Written by: Cavan Scott
Published by: Abaddon Books
Synopsis: Someone’s killing journalists, and with the mayoral elections looking to set Mega-City One on fire, the pressure’s on Judge Joe Dredd – two years out of the Academy, and already a legend – to find the killer. Or killers; as the bodies mount up, the confessions come on just as fast, and according to Psi-Division, they’re all sincere – and all impossible…
The latest novella in the Judge Dredd: Early Years series differs somewhat from its predecessors in that it doesn’t feature a 2000AD writer in the author’s role, instead we have Cavan Scott – a novelist and comic-book writer whose work includes Doctor Who and Star Wars. I was aware of Scott’s work from the Titan Comics’ Doctor Who comics range, particularly his sterling work on the Ninth Doctor series, but he has also dabbled with some Judge Dredd in the form of the audio-book, “For King and Country” from Big Finish. So, while it doesn’t feature 2000AD alumni writing the story, I was more than confident that “Alternative Facts” would be a pulse-pounding finale to the Judge Dredd: Year Two trilogy.
Each of the stories from this series has focused on an aspect from Dredd’s early years on the job, most notably his relationship with Rico, but Scott moves away from that sub-plot to instead focus on telling a compelling murder-mystery, laden with twists and turns. One aspect which Scott does explore is Dredd’s difficult relationship with the Psi-Division, as he is forced to work alongside a female Psi-Judge on this case. Obviously, Judge Anderson isn’t born at this point in the continuity, so we’re introduced to Judge Ruan instead – a proto-Anderson, if you will – who gives Dredd an insight into the emphatic side of policing the Mega-City One streets.
Scott clearly enjoys the character’s back-history as much as the previous writers in the series, which plenty of easter eggs and nods to continuity evident in his writing. He also directly references Matthew Smith’s Judge Dredd: Year One mini-series for IDW comics, making the adventure part of the 2000AD continuity as opposed to the IDW universe. I hadn’t planned on checking out that series, but I will hopefully pick it up soon! It seems that story features Dredd’s first encounter with a Psi-Judge, predating his involvement with Ruan in this tale.
The biggest piece of series continuity employed in this tale is Judge Morphy – Dredd’s mentor and the one who supervised his final assessment before he became a full-eagle Judge. He was the one who famously advised Dredd to wear shoes two sizes too small to prevent any doubts over the law from creeping into his thoughts. It’s great to see the character explored in more detail as he clearly played a significant role in Dredd’s formative years. However, getting to know the character better now makes his eventual fate – murdered months before his retirement – even more tragic.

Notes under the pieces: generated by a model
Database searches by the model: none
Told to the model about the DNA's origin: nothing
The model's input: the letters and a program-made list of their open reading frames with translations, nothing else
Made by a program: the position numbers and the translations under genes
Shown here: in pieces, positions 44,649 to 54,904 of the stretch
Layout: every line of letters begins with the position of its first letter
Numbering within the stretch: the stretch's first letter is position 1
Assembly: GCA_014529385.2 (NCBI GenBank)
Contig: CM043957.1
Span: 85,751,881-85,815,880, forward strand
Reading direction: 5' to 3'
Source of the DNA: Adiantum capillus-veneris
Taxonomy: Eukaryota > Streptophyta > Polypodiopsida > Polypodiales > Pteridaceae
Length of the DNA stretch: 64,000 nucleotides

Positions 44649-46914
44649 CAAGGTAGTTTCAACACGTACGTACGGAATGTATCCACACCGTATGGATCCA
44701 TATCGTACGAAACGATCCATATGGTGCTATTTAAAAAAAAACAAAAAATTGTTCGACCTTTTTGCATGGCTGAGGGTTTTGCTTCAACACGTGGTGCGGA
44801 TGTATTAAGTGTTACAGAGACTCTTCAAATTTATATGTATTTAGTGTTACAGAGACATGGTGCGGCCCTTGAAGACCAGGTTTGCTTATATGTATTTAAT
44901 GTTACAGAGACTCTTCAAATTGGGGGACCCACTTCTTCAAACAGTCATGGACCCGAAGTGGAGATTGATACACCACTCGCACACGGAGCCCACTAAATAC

Scott also manages to channel the Judge Dredd series’ darkly-comic sense of humour into his narrative, capturing the essence of John Wagner’s writing in his style. I also loved the inclusion of chapter titles – a small addition, but it was very satisfying to understand the hidden joke or reference that was being made midway through the chapter. I also liked the inclusion of two over-weight “Fatties” named Jamie and Oliver – a deliciously humourous nod towards the celebrity chef of the same name. Despite these flashes of humour, Scott still manages to write a tense thriller as a serial killer kills his way through Mega-City One’s journalistic elite in all manner of gory ways.
Even though I did guess some of the ending ahead of time, I was still very impressed with the way Scott constructed his novella and his description of the procedural techniques implemented by the Judges. While the plot itself was relatively straight-forward, Scott’s way with words and his mesmerising writing style ensured that the book was immensely readable and near-impossible to put down. As I’d hoped from outset, “Alternative Facts” was a fantastic conclusion to the Judge Dredd: Year Two trilogy, which itself has been another riveting series of novellas. I cannot fault the range at all – it has provided me with some of the best Judge Dredd stories in the past few years and I heartily recommend it to anyone who enjoys reading the character in the comic-book format. The announcement of a new series called “Judges”, which looks even further back in the timeline to the original Judges, suggests that a Judge Dredd: Year Three series is unlikely but I do hope that Rebellion Publishing will return to Judge Dredd again in the near future.
Score – ★★★★ ½
Judge Dredd: Year Two – “Alternative Facts” is available as an eBook from Amazon Kindle, or collected in paperback format alongside two other adventures as the Judge Dredd: Year Two Omnibus, also available on Amazon.